Immunoblotting of ACE2 as well as S and S-related proteins in HEK293(S + ACE2) cells treated with quercetin. (A) Diagrammatic representation of the S-GFP fusion protein and its proteolytic fragment. Acronyms: NTD, N-terminal domain; RBD, receptor binding domain; FP, fusion peptide; HR, heptad region, TM, transmembrane domain, GFP, green fluorescent protein. (B) Representative Immunoblot of cells extracts transfected with empty vector (EV) (lane 1), vector for expression of S-GFP (lane 8), ACE2 (lane 9), or both S-GFP and ACE2 (lanes 2–7) with DMSO (lane 2) or increasing concentrations of quercetin (lanes 3–7); (a) The blot was immuno-probed successively for GFP and β-actin; (b) a parallel blot of the same cell extracts was immune-probed successively for ACE2 and β-actin antibody. (C) Densitometry of immunoreactive bands in three separate experiments was conducted. S, S2 and S2’and ACE2 values were normalized by those of β-actin (a-c, f). The ratios S2/S (d) and S2’/S2 (e) were computed as measures of the proteolytic conversion S to S2 and S2 to S2’, respectively. Values are expressed as means ± SD. * < 0.05, ** < 0.005

Extracts of HEK293(S + ACE2) cells were subjected to immunoprecipitation with an anti-GFP antibody and the precipitates subjected to immunoblotting using either the anti-GFP antibody or an anti-ACE2 antibody. The results showed that addition of quercetin did not significantly change the ratio of S or S2 to ACE2 pulled down by the antibody (Supplemental Fig. S2), suggesting that the flavonol did not interfere with binding between the two molecules, in concordance with the results of the in vitro binding assay using recombinant S-RBD and ACE2 (see Fig. 3C).

Quercetin inhibits furin in vitro

Zhu and coll. have examined the inhibitory effect of several polyphenols, including quercetin, on furin proteolysis of its fluorogenic substate Pyr-RTKR-AMC, in the concentration range of 0 to 40 µM: they found that quercetin inhibited this activity by about 45% at 40 µM [18]. Using a similar in vitro furin assay and extending the concentration range (0 to 300 µM), we determined the IC50 of inhibition to be about 116 µM (Fig. 5A). The IC50 of Dec-RVKR-CMK canonical furin inhibitor was 7.7 nM under the same conditions (Fig. 5B), suggesting that inhibition by quercetin may be through mechanism not involving interaction with the furin catalytic site.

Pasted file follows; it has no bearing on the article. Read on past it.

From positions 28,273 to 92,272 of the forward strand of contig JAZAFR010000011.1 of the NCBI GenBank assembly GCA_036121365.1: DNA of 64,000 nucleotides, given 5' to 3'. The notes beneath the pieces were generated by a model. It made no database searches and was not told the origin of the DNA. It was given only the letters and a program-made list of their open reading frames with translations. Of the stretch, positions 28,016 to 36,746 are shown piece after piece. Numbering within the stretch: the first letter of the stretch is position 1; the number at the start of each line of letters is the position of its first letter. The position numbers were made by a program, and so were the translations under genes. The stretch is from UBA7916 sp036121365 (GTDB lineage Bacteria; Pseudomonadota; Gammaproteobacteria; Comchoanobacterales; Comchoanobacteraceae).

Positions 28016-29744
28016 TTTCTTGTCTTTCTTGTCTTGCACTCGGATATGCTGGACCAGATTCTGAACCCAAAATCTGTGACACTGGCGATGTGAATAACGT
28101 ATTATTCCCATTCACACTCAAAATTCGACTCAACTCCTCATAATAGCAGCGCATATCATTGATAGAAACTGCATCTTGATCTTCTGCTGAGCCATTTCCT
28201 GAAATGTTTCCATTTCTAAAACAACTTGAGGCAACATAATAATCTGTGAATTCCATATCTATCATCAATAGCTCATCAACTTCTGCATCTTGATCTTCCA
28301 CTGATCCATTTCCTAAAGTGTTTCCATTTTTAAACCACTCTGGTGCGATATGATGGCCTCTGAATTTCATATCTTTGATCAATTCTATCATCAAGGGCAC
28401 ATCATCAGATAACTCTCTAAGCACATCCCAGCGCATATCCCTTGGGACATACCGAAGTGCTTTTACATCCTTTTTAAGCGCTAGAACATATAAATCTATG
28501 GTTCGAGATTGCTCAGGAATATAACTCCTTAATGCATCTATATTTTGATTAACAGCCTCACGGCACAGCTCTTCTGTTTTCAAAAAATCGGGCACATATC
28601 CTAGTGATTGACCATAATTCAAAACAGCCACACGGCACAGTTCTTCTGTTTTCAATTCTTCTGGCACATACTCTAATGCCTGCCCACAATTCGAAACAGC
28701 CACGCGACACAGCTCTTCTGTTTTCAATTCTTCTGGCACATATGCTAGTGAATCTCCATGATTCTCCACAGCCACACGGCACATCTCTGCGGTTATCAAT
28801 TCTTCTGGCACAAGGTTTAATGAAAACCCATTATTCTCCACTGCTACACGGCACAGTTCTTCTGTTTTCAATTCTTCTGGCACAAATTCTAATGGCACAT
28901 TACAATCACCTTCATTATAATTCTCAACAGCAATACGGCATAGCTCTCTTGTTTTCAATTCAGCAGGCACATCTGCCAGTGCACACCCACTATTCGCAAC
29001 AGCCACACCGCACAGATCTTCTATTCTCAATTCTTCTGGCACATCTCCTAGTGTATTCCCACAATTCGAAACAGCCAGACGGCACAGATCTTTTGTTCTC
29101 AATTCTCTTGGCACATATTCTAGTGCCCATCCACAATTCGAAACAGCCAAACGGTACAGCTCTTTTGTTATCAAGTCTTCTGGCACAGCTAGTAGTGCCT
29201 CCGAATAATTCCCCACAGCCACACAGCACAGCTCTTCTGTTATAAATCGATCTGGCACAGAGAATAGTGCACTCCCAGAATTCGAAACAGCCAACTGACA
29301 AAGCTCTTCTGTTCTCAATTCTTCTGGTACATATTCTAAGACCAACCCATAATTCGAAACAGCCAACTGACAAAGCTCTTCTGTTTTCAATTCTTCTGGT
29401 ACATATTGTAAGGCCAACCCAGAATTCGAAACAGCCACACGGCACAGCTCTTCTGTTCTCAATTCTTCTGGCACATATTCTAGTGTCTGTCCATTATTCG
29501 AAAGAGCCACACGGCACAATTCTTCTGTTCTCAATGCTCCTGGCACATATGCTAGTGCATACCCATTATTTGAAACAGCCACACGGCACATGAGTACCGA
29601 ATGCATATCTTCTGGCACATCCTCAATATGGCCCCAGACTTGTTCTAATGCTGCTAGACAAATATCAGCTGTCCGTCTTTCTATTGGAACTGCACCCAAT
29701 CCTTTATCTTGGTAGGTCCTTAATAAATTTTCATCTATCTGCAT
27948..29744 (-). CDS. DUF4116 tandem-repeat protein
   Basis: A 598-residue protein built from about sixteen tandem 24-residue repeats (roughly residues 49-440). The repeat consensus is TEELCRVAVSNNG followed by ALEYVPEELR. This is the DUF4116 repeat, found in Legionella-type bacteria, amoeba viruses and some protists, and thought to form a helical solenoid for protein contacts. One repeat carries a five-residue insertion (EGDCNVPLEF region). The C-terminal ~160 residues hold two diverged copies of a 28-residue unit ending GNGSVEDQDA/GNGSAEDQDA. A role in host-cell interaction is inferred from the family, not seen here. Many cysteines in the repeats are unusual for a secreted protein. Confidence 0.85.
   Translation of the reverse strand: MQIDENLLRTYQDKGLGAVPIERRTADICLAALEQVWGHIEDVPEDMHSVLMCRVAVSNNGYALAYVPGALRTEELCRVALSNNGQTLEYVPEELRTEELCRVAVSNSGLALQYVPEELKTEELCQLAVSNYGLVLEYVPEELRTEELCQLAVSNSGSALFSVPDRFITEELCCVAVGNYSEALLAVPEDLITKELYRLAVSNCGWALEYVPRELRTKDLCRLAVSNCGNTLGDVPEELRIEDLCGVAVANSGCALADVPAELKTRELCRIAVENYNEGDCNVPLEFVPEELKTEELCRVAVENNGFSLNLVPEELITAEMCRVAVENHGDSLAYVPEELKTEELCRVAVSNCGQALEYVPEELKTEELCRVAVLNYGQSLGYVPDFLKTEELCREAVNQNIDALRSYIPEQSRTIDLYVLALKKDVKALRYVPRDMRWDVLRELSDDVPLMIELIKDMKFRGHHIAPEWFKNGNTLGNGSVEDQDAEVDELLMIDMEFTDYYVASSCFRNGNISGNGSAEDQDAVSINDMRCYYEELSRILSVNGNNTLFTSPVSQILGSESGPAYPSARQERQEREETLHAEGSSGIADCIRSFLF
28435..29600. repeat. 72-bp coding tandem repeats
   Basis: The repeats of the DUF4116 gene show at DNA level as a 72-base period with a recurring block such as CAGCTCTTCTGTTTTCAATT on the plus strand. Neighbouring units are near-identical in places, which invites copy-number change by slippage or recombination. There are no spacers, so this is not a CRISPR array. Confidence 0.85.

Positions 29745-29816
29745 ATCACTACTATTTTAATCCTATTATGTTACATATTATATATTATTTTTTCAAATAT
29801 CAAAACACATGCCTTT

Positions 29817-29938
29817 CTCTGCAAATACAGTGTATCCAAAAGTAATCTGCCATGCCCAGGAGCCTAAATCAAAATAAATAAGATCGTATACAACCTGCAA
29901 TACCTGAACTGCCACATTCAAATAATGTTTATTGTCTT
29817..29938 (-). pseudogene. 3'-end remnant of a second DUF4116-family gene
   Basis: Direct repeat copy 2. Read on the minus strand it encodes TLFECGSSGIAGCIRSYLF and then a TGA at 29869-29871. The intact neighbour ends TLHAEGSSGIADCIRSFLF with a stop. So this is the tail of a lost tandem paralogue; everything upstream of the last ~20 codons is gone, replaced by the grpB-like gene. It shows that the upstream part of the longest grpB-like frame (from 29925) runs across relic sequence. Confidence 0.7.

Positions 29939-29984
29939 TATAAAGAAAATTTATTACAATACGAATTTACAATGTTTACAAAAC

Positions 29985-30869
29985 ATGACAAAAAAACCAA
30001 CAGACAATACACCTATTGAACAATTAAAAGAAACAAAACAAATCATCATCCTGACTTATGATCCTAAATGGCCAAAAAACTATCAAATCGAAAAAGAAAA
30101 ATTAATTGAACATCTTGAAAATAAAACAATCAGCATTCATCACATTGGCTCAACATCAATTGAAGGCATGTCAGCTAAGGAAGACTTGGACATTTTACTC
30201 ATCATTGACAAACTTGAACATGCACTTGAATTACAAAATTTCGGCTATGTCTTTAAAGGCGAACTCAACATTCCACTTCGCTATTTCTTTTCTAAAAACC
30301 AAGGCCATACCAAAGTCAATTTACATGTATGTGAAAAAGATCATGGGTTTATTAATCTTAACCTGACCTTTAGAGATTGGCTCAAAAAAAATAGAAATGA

Fig. 5
figure 5

Quercetin inhibition of furin activity. As described under Materials and Methods, furin proteolysis of the fluorogenic Pyr-RTKR-AMC substrate was assayed in absence or the presence of increasing concentrations of: (A) quercetin or (B) the synthetic Dec-RVKR-CMK inhibitor


This study demonstrates that quercetin, at concentrations above 100 µM can inhibit SARS-CoV-2 infection of Vero E6 and Caco-2 cells. The term ‘infection’ refers broadly to any step of the virus life cycle — including attachment, entry, genome replication, gene transcription, assembly, and egress — all of which are necessary for the production of infectious progeny virions. Quantification of the levels of virus genomic RNA was used as a surrogate measure of virus replication. Their reduction in the presence quercetin suggests that cell exposure to this flavonol negatively impacts virus replication.

These effective concentrations of quercetin in this study are 2-order of magnitude above those ordinarily found in blood following oral administration of quercetin to animals or humans [29], putting into question the ability of this flavonol to block infection by the virus in vivo. However, a few studies have shown that lungs, the tissues primarily infected by SARS-CoV-2, were among the organs where quercetin and its metabolites mostly accumulated after such an administration [30, 31]. Moreover, experimental evaluation of antiviral activity of green tea extracts in mice and humans have provided evidence that concentrations of epigallocatechin 3 − 0 gallate (EGCG), the active phytochemical and a polyphenol like quercetin, could reach and surpass 100 µM in saliva or pharyngeal swabs, 3 min to 2 h after oral administration [32,33,34], raising the possibility that the upper respiratory tract could similarly accumulate quercetin with the choice of a proper mode of administration (e.g. oral or nasal spray).